Tip of the week: Know your limits

The buffers in all FPGAs to store data are quite large to offer some flexibility, but in most applications it makes sense to constrain the maximum amount of data:

  • The ring buffers in each TDC channel can store up to 124 words - if these are filled by noise data it may generate more than 60 us of dead time for each trigger to scan the buffers for relevant data
  • The event buffer in each TDC can store a few thousand words in total, with a limit of typically 500 words per event ("MaxEventSize", register 0x7111)
  • The size of each sub-event (data sent over one Ethernet link) is limited to 60 kB or about 15,000 TDC words. This limit can be reached or exceeded quite easily.

The TDC and TrbNet offer two levels of data limiting:

  • The buffer in each TDC channel can be reduced ("DataLimit", TDC GUI, register 0xc804).
  • The amount of event data generated by an individual endpoint can be limited ("SetMaxEventSize",TrbNet -> Readout, register 0x7111). This should be adjusted such that data from all channels can be transported even if TDC buffers are full and at the same time, the maximum sub-event size can not be exceeded by all endpoints connected to the same Ethernet Link.

In setups with many front-ends and low hit occupancy it can be handy to discard data from all front-ends that didn't measure any hit - The overhead from TDC headers and reference time measurement sums up to quite large amounts. The endpoints can be configured to discard all events with less than a certain amount of data ("MinEventSize", TrbNet -> Readout, register 0x7114). Setting to 5 discards all data that just contains the reference time but no other hits.

RJ45 AddOn Board

This RJ45 AddOn board provides 12 standard network cable sockets allowing to transmit the LVDS signals via shielded cables (CAT 6, S/FTP). This reduces crosstalk and signal edge distortions on neighboring signal lines, especially for longer cables. This AddOn board uses the PADIWA 4-conn I/O schematics. The SPI lines are either available via the RJ45 sockets or on the a separate 2x10-pin connector. Furthermore, a 3.3V and 6V connection is available via a 2x2-pin connector.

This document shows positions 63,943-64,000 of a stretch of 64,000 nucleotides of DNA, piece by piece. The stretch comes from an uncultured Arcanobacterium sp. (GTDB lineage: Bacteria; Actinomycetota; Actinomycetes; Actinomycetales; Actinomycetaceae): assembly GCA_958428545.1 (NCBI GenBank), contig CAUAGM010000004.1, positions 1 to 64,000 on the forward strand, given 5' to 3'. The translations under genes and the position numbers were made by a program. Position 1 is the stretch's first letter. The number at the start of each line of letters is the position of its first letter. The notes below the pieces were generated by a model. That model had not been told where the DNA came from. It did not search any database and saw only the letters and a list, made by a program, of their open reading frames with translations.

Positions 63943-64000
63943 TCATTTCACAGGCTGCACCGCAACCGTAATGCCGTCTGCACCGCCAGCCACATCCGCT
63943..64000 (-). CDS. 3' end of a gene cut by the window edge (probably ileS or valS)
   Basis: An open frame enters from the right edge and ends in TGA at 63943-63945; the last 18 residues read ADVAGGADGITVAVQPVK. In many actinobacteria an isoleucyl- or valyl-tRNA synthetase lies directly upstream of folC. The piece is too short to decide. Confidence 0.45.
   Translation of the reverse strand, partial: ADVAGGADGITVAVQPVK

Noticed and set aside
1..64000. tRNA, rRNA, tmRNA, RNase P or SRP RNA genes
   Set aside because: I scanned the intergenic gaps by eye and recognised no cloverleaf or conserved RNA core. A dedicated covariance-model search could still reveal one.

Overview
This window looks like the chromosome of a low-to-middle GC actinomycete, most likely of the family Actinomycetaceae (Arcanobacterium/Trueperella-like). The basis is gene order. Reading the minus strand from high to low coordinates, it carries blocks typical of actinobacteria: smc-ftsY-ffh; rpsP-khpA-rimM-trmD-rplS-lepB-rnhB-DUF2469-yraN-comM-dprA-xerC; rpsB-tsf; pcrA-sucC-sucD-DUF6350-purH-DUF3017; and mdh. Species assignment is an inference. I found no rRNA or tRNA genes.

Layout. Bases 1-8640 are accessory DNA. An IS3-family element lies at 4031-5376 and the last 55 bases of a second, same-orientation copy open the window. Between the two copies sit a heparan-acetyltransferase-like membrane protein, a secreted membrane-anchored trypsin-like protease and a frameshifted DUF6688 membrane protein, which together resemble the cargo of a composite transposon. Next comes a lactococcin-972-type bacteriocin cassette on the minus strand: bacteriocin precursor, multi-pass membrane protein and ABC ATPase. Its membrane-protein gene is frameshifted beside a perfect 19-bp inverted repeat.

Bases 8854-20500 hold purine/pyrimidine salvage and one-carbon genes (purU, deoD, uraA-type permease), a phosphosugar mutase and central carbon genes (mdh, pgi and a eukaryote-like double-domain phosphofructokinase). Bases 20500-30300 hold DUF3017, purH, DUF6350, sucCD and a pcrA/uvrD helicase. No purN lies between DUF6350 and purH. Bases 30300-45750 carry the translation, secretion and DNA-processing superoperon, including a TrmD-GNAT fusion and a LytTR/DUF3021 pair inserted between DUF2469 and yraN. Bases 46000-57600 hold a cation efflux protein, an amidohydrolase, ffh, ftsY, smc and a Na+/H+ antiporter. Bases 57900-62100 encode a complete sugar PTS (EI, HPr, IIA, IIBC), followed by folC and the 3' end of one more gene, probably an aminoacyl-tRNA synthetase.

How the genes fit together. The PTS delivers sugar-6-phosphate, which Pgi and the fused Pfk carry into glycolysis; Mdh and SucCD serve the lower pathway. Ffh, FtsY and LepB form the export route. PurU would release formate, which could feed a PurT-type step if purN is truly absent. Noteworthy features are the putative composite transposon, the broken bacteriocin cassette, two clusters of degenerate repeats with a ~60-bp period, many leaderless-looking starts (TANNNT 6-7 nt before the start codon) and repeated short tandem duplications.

Logic Box - Family Picture

Here's a family picture of all the boards in the Logicbox family. In the middle you can see the two main boards - either a plain power module or the full main board including an FPGA for any kind of signal measurement and manipulation.
To the left, two of the three input modules can be seen. In the top corner, the LEMO input module accepting NIM and TTL signals. In the bottom corner the LVDS/TTL input module with pin-headers. Not in the picture is the analog input module with two amplifiers and discriminators to convert signals from, e.g., photo-multipliers.
To the right, the two output modules are shown: The LEMO module with NIM or LVTTL outputs as well as the LVDS/TTL output module.

The second image is a close-up of the main board - the smallest FPGA module in the TRB family. It was already successfully used as 9-channel TDC with 500 ps binning - albeit limited in rates due to the slow connection to the PC via UART and USB.

Tip of the week: CTS settings

In case you want to store your CTS settings and load them automatically with the next DAQ startup, the CTS GUI has a handy export feature. It gives you all the settings of the CTS, including comments and speaking names of settings. You can just reference this settings file in your start-up script.

Tip of the week: Serial Numbers

The network map now shows additional information: Besides a (rough, not necessarily complete) list of features implemented in the design, it now shows the unique ID and endpoint ID for each board. For the most common boards, the corresponding serial number is retrieved from the serials.db file and shown as well. Designs including a GbE interface also show their MAC address (in case of single-link designs which are not older than about one year).